I thought the work would be WORK. In some way, I’d fortified myself in preparation for the gathering, metaphysical pick axe in hand, because I know how diligently we cling to the stories that have supported us — and protect us, even, from the lives, and from the ease, we want to step into.
And yes, it happened; I heard the stories get retold because there were new ears to listen, and this is what we do when we introduce ourselves to the world (or a room full of women we’ve never met): we say who we’ve been, who we’ve known how to be, and what represents the space we’ve been occupying — because we almost (almost) don’t know who we are if we aren’t a character in the narrative we’ve learned how to create of our lives.
As I looked around at the women, and listened to their laughter from the next room, and watched them untangle themselves from the old stories, I asked (I am constantly asking):
What does it take to bring us home to ourselves?
What is required to soften into who we REALLY are?
How do we recognize ourselves for the first time, or again, when the returning is both the beginning and the homecoming?
It seems simple, but it’s not, really. Not when we consider how long the protection process has been reaffirming itself.
It actually takes quite a bit to step into the current of your readiness, which is why most of the time, it’s pain that does the opening — cataclysmic events, illness, violence and self-injury — and even though we despise that suffering, we’ve come to know it as the most common way to recognize what and who we are; in light of pain, we discover we’re resilient, life-seeking, and capable of healing. But so often, the pattern has been set, and we relent to understanding through suffering, and recreate it, and stay in the pattern of pain-bargaining because we’re “learning something.”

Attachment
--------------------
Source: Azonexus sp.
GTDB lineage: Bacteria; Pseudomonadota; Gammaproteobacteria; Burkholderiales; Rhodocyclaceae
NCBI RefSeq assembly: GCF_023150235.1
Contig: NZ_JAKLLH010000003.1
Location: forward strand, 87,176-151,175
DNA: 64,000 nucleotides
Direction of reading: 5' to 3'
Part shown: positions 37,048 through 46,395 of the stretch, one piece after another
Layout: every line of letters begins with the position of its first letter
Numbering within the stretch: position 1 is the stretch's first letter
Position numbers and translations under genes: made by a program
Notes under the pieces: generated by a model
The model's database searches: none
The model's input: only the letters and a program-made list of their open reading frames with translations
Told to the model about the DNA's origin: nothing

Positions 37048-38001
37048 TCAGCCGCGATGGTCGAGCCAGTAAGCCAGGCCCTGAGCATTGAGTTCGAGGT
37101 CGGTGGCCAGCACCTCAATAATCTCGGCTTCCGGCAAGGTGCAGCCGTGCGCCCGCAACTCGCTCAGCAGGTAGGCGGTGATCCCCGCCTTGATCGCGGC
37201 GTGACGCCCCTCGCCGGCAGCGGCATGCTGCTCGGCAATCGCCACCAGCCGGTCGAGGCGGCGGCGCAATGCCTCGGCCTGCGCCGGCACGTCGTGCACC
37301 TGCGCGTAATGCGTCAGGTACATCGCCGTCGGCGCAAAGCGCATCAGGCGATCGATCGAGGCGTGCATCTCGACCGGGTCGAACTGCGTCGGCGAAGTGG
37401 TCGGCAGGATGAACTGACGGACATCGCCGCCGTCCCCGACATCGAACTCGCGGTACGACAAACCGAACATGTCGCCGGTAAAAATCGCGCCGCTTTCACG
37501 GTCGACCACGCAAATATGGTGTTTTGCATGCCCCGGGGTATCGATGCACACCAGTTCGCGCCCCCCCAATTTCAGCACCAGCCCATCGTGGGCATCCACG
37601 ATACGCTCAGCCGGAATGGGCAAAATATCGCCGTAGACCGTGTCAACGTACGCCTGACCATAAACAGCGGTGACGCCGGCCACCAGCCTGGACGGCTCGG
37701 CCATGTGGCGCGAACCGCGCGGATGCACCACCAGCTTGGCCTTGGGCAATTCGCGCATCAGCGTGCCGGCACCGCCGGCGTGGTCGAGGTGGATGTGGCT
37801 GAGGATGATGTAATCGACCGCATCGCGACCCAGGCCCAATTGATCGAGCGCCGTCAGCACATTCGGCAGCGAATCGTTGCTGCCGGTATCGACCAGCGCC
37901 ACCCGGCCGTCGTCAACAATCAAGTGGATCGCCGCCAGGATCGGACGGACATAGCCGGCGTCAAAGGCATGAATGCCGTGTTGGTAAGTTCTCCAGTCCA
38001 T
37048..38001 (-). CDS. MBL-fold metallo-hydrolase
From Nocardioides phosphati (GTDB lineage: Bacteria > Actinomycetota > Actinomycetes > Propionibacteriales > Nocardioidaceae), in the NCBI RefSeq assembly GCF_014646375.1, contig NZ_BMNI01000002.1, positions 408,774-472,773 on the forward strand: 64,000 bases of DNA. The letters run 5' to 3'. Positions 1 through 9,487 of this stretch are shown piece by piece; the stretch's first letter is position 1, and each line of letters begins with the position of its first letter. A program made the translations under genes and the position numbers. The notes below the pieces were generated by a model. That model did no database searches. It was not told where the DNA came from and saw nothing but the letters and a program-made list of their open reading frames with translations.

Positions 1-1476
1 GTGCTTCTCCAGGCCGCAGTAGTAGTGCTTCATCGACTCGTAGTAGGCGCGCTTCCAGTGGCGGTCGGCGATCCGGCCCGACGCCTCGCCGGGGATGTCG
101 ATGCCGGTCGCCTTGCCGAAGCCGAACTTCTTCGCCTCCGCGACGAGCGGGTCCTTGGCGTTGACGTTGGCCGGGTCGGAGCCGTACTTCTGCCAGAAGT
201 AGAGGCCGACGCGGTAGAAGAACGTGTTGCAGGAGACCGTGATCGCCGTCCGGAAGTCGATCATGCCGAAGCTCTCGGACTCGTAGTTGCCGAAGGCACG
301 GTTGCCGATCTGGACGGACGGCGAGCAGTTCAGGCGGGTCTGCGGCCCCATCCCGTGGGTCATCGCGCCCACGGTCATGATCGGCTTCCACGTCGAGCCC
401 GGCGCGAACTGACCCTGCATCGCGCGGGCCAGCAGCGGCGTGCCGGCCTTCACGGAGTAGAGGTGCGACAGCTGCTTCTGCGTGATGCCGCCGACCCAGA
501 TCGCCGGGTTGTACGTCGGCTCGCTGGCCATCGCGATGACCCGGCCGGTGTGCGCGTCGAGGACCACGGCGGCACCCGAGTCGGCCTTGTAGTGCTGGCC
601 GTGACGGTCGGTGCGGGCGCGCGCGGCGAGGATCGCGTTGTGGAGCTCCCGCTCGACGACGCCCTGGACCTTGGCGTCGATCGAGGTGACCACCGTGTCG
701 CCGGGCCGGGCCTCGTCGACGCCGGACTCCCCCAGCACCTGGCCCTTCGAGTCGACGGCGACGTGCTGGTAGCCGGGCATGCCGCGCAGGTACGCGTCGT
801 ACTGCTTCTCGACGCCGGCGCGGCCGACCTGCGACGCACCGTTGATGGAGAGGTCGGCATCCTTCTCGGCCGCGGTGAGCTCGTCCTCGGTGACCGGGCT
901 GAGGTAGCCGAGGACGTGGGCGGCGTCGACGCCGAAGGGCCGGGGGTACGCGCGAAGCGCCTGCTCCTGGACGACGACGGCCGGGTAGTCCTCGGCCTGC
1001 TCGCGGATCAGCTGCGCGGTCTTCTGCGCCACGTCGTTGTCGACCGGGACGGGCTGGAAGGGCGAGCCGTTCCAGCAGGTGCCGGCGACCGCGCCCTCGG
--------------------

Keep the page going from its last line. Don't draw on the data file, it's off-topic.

When you’re ready to know yourself, it begins.
I think this is what I saw in the women of Burn over the last few days: they were ready to know, and even armed with all their previous knowing, they were ready to un-know, too.
I don’t mean “know” in the familiar sense — it’s one thing to know our narrative, and how we fit into it, and another thing entirely to EXPERIENCE ourselves in true knowing, outside the narrative. It’s the space where the narrative starts to be questioned, released and rewritten.
This knowing confronts the limitations we’ve acquiesced to, and abided by. There is grieving, yes, but there is the acquisition of a completely different kind of power, and a newfound lightness of Being that empowers you with a sense of your innate worth, and all that lies in the possibility of being who you are and what you’re here to create — truly, finally, free.
So yeah, it was “work.” But not the work I thought it would be. I saw how much collective longing existed among the women of Burn — to be free, and to know the unequivocal Truth of themselves. My work, I realized, was to lay down my pick axe and instead position myself in the light:
Torch-bearer, protectoress of the flames, guardian of the embers, fanning them gently, persistently, with unrelenting clear-seeing.
Each woman holds both the embers and the breath necessary to fan them to life. The burning is not so much about pain, but about purity. It may take a few rounds (or decades) before the life in you starts to ache to be lived, and that’s okay. But the gnawing ache won’t relent — I’m telling you.
You will not be free until you decide to be, and dare to open to the exploration of all you might be behind the narrative.
The longing is the place where the whisper begins: the in-breath, the beginning of a sound just loud enough to be heard, and listened to, and spoken on the wind.